Skip to main page content
Access keys NCBI Homepage MyNCBI Homepage Main Content Main Navigation
, 104 (43), 16793-7

Copper-free Click Chemistry for Dynamic in Vivo Imaging

Affiliations

Copper-free Click Chemistry for Dynamic in Vivo Imaging

Jeremy M Baskin et al. Proc Natl Acad Sci U S A.

Abstract

Dynamic imaging of proteins in live cells is routinely performed by using genetically encoded reporters, an approach that cannot be extended to other classes of biomolecules such as glycans and lipids. Here, we report a Cu-free variant of click chemistry that can label these biomolecules rapidly and selectively in living systems, overcoming the intrinsic toxicity of the canonical Cu-catalyzed reaction. The critical reagent, a substituted cyclooctyne, possesses ring strain and electron-withdrawing fluorine substituents that together promote the [3 + 2] dipolar cycloaddition with azides installed metabolically into biomolecules. This Cu-free click reaction possesses comparable kinetics to the Cu-catalyzed reaction and proceeds within minutes on live cells with no apparent toxicity. With this technique, we studied the dynamics of glycan trafficking and identified a population of sialoglycoconjugates with unexpectedly rapid internalization kinetics.

Conflict of interest statement

The authors declare no conflict of interest.

Figures

Fig. 1.
Fig. 1.
Design and synthesis of Cu-free click chemistry reagents. (A) The copper-catalyzed azide–alkyne cycloaddition. (B) The Cu-free click reaction of azides and DIFOs. (C) (i) Sodium hydride, allyl bromide, 52%. (ii) Pyridinium chlorochromate, 91%. (iii) Lithium hexamethyldisilazide (LHMDS), chlorotriethylsilane (TESCl), 91%. (iv) Selectfluor, 95%. (v–vii). Cat. LHMDS, 95%. (viii) Potassium hexamethyldisilazide (KHMDS), TESCl, 97%. (ix) Selectfluor, 74%. (x) Cat. RuCl3, NaIO4, 96%. (xi) KHMDS, N-phenylbis(trifluoromethanesulfonamide), 46%. (xii) Lithium diisopropylamide, 11%. (D) Derivatives of DIFO and a linear alkyne (alk) containing Alexa Fluor 488, Alexa Fluor 568, or biotin.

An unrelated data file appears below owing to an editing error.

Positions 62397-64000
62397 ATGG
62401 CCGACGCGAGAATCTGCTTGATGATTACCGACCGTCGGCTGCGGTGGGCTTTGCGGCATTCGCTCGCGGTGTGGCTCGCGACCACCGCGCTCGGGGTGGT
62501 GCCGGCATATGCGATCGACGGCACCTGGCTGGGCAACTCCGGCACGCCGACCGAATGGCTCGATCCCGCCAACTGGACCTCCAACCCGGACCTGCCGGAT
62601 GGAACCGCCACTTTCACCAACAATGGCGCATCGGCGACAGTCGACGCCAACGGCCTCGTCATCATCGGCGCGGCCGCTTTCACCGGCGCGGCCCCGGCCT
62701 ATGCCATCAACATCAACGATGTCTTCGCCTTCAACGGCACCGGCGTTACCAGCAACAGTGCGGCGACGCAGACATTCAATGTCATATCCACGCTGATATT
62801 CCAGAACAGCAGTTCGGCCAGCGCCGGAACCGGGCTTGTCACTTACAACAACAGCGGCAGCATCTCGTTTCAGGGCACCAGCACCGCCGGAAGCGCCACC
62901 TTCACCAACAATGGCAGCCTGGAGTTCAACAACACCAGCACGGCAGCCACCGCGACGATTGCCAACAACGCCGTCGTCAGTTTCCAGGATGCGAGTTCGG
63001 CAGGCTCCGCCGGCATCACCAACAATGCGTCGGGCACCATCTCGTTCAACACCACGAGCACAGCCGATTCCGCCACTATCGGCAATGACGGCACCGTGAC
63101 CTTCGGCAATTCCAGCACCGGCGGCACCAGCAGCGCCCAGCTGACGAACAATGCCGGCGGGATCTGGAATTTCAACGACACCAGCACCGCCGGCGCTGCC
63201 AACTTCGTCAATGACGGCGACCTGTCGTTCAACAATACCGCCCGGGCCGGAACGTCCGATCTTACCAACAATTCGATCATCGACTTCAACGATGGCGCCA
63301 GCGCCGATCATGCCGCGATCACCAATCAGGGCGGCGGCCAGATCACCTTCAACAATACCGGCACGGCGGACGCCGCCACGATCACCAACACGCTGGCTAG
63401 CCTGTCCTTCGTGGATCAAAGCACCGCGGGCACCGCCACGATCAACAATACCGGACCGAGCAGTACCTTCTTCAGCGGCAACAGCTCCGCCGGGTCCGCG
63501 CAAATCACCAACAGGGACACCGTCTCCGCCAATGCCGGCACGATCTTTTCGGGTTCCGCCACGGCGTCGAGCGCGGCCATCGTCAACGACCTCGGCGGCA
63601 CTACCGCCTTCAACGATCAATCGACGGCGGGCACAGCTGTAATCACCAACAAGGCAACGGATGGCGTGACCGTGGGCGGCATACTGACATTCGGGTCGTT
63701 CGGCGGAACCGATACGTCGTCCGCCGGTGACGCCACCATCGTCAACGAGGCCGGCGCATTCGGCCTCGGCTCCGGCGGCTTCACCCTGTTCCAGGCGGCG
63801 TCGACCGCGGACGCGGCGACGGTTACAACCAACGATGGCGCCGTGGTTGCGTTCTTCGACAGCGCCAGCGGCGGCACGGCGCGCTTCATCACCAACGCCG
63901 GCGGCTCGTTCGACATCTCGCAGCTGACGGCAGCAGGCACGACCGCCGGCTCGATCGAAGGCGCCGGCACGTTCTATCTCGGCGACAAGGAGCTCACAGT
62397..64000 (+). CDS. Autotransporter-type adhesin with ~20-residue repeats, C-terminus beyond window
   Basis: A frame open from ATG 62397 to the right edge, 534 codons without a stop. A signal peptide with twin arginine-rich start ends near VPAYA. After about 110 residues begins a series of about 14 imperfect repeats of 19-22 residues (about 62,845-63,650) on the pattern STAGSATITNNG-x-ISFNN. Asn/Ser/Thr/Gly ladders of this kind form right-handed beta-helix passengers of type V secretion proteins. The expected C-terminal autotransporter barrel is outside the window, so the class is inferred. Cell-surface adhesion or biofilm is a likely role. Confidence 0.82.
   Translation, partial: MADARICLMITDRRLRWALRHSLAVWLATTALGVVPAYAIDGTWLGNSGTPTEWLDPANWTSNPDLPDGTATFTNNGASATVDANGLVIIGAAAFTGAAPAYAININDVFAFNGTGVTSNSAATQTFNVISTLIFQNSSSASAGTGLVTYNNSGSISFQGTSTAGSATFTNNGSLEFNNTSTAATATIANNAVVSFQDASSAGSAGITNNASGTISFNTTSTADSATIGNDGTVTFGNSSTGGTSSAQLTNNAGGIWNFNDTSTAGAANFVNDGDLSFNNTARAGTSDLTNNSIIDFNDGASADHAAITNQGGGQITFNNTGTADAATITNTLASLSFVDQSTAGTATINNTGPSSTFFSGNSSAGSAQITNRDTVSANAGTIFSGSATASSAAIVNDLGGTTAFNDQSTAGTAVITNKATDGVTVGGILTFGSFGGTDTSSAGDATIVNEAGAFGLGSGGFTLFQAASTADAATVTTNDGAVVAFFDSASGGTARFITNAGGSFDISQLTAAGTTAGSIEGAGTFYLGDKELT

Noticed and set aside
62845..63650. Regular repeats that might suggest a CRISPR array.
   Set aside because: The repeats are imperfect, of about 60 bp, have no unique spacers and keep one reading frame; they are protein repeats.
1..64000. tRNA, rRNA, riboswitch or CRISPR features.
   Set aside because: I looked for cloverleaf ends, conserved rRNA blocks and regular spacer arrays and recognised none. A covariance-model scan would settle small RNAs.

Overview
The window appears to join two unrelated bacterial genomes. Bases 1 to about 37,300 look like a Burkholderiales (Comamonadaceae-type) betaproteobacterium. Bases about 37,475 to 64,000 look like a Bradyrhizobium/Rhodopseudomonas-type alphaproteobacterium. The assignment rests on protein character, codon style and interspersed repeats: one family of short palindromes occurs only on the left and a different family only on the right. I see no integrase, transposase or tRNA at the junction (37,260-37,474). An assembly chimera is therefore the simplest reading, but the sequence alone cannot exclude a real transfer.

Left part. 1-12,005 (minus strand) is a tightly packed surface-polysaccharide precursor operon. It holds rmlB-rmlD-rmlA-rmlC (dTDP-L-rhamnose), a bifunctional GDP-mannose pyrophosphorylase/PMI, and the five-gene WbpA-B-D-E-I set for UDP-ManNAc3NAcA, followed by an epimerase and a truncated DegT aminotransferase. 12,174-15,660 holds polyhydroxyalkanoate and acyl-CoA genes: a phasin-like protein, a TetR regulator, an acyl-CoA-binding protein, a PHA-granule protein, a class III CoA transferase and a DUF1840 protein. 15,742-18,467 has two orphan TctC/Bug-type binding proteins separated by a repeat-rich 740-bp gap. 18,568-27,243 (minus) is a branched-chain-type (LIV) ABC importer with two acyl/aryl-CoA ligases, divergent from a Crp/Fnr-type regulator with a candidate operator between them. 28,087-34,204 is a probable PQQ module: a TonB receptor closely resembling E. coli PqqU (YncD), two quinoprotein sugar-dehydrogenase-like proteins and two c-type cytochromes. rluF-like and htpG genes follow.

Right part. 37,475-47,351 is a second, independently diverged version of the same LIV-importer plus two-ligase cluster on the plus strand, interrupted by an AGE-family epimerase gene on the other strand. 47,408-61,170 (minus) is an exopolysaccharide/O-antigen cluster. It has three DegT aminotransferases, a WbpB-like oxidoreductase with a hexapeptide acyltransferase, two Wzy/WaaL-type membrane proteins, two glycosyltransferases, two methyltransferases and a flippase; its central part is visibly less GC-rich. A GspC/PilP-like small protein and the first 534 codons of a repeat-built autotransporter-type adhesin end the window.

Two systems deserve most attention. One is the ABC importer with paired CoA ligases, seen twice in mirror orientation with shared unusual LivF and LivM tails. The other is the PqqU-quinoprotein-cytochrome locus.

Fig. 2.
Fig. 2.
Comparison of Cu-free click chemistry with existing bioorthogonal ligations. (A) Reactions of 10 ng of azidohomoalanine-labeled DHFR with 25 μM DIFO-488 or alk-488 were allowed to proceed for the time indicated. Reactions with alk-488 were performed as described in ref. . A negative control reaction (−) using 10 ng of azide-free DHFR was allowed to proceed for 60 min. (B) Schematic for metabolic labeling and detection of cell-surface glycans using Ac4ManNAz and DIFO-based reagents. (C and D) Flow cytometry plots of labeling experiment described in B using Jurkat cells. (C) Cells were labeled for 1 h with 100 μM biotinylated derivatives of a phosphine (Staudinger ligation) (20), a nonfluorinated cyclooctyne (strain-promoted cycloaddition) (14), and DIFO (Cu-free click chemistry). In all cases, control cells (incubated in azido sugar-free medium but carried through an identical labeling procedure) displayed mean fluorescence intensity (MFI, arbitrary units) values < 20. (D) Cells were labeled for 1 h with 10 nM–100 μM DIFO-biotin. Error bars represent the standard deviation of three replicate experiments. Solid line, + Ac4ManNAz; dashed line, − Ac4ManNAz.
Fig. 3.
Fig. 3.
Time-lapse imaging of glycan trafficking using an Alexa Fluor 488 derivative of DIFO. (A–H) CHO cells were incubated with 100 μM Ac4ManNAz (A–D) or 100 μM Ac4ManNAc as a negative control (E–H) for 3 days and subsequently labeled with 100 μM DIFO-488 at 37°C for 1 min. (I–N) Time-lapse imaging of a single cell from the previous experiment over 1 h at 25°C (I–M, Ac4ManNAz; N, Ac4ManNAc).
Fig. 4.
Fig. 4.
Multicolor, dynamic imaging of glycan trafficking using Alexa Fluor derivatives of DIFO. CHO cells were grown for 2 days in 100 μM Ac4ManNAz (A–E) or 100 μM Ac4ManNAc (data not shown) and labeled for 1 h at 37°C with 10 μM DIFO-488 (t = 0 h, A and B). The cells were returned to medium supplemented with the appropriate sugar for 23 h and then labeled for 1 h at 37°C with 10 μM DIFO-568 (t = 24 h, C–E). Labeling in the Golgi apparatus and endosomes (filled arrowheads) and lysosomes (open arrowheads) was confirmed in colocalization experiments with known markers (SI Fig. 9).

Similar articles

See all similar articles

Cited by 383 PubMed Central articles

See all "Cited by" articles

Publication types

MeSH terms

LinkOut - more resources

Feedback